“Why did I write a Jewish book? Because I was trying to reclaim my Jewish self, however unfamiliar its now ragged shape.”—Tahneer Oksman, author of “How Come Boys Get to Keep Their Noses?”
When Tahneer Oksman, author of “How Come Boys Get to Keep Their Noses?”: Women and Jewish American Identity in Contemporary Graphic Memoirs, first began as PhD. student in literature, focusing on Jewish women’s comics was not on the horizon As she explains in a recent essay in Lilith, while women’s literature was of great interest to her, she had decided to put her Jewish upbringing behind her:
Somewhere between my upbringing in a Modern Orthodox Jewish day school in the Bronx, and the years of slowly replacing that orthodoxy with new modes of belief and practice — feminism, writing, literature and, yes, yoga — I decided that my Jewish history would never figure, could never figure, in my life as it — as I — had been remade. It would certainly never become a centerpiece.
However, as she pursued her studies, she found herself drawn to the lives of such Jewish writers as Anzia Yezierska, Sara Smolinsky, and Grace Paley. This shift to concentrating Jewish women writers was not necessarily the best career move. Oksman explains:
Writing about a Jewish topic also meant transforming myself into the very worst thing you could become as a graduate student: unmarketable. I was now too Jewish for English Literature programs, and I would never be Jewish enough for jobs in Jewish programs. This left me, as usual, between worlds; if you write your first book on a Jewish topic, after all, you’ve pigeonholed yourself: you’re a Jewish writer. Haven’t you seen how so many of those popular “canonical” Jewish writers (and actors, and painters, and critics) reject that title? Write about something else; take the word Jewish out of your title, for heaven’s sake!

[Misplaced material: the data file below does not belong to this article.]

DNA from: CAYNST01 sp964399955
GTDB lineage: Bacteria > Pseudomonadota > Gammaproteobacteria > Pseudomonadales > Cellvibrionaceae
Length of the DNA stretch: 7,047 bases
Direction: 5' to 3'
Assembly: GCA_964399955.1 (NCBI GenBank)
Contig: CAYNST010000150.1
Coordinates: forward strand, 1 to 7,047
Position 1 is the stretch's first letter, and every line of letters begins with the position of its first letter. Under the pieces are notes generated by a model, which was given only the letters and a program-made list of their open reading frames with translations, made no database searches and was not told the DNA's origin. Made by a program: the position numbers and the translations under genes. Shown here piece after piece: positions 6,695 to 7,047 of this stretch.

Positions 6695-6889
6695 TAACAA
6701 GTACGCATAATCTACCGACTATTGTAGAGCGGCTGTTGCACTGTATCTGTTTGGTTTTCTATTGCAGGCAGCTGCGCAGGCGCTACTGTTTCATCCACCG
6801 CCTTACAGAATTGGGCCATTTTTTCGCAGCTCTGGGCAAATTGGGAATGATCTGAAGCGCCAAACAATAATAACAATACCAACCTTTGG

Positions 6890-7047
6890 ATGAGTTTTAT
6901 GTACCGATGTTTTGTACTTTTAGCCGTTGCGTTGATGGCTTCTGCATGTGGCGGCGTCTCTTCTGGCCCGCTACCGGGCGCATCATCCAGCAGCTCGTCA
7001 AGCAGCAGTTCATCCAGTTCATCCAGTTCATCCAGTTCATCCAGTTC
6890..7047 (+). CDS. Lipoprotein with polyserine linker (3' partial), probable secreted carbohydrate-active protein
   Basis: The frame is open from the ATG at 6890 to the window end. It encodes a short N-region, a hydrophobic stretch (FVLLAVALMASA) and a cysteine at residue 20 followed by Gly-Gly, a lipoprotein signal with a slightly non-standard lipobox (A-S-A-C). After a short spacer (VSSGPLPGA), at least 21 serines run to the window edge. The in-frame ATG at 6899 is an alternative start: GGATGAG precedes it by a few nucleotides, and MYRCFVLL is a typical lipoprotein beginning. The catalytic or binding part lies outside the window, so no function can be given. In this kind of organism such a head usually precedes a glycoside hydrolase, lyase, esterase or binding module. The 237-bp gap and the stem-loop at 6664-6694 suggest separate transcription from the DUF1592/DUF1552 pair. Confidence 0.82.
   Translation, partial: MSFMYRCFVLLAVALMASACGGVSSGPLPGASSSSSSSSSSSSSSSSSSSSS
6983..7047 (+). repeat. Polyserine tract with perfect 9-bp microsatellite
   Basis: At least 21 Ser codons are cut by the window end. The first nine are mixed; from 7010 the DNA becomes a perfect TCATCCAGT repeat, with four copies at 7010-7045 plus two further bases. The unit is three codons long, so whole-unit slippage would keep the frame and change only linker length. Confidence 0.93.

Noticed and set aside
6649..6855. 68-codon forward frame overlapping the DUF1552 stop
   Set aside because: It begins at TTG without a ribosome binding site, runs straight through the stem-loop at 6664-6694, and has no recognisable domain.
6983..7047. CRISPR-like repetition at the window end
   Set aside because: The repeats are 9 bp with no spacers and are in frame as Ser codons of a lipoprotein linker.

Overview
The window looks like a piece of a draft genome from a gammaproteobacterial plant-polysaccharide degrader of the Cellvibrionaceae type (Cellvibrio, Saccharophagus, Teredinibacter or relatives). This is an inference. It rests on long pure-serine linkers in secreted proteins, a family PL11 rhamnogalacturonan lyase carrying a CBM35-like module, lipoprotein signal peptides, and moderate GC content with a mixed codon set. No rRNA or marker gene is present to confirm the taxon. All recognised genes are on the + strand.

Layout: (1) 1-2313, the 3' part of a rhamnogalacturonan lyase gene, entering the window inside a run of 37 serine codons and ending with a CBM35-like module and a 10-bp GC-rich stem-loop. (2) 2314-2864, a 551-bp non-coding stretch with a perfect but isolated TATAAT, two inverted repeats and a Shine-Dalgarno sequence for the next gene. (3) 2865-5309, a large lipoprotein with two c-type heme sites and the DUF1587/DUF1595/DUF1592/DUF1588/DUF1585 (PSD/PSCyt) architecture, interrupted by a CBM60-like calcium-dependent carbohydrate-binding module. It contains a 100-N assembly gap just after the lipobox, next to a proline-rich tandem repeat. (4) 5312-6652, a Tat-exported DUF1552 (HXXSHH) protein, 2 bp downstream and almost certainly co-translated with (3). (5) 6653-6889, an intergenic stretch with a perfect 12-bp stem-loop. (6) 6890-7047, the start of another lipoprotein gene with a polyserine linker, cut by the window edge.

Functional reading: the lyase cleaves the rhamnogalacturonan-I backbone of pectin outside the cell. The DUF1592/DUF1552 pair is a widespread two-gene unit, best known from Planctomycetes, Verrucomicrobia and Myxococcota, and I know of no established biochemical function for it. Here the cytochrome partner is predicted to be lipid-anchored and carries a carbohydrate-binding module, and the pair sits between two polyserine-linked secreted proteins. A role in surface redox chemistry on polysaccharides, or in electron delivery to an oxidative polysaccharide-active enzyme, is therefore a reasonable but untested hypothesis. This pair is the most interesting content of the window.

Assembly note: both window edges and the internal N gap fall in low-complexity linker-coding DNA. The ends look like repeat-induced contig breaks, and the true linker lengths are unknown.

Oksman’s book “How Come Boys Get to Keep Their Nose?”, of course, has not only been a critical and scholarly success but also allowed her to explore her own relationship to Judaism:
While I still admit to a heavy dose of cynicism when it comes to almost all modes of exposing and expressing my Jewish self — we’ve let our synagogue membership go, having attended only one service (very briefly), and my husband and I actively considered adopting a Christmas tree this year, despite our both having been raised Jewish and despite the hours of therapy both our mothers’ reactions will cost us — there is something, dare I say, cathartic about this embrace of what I once so forcefully rejected. At a certain point, there comes a time when everyone has to face the fact that her career choices are, well, personal. This isn’t to say that, for example, all oncologists grow up having witnessed loved one’s lost battles in the face of cancer, or that television personalities emerge from childhoods spent being silenced, far from the spotlight. But it is inevitable that, if we take a close enough look, the paths that have led us to where we are, however winding, can be traced back to early burgeoning moments, even deeply disguised ones. The scholar of medieval history will, perhaps, be the first to admit this; it’s those of us who feel most naked in researching and writing who we are, where we come from, that are the most active concealers, the most adamant deniers.
Why did I write a Jewish book? Because I was trying to reclaim my Jewish self, however unfamiliar its now ragged shape.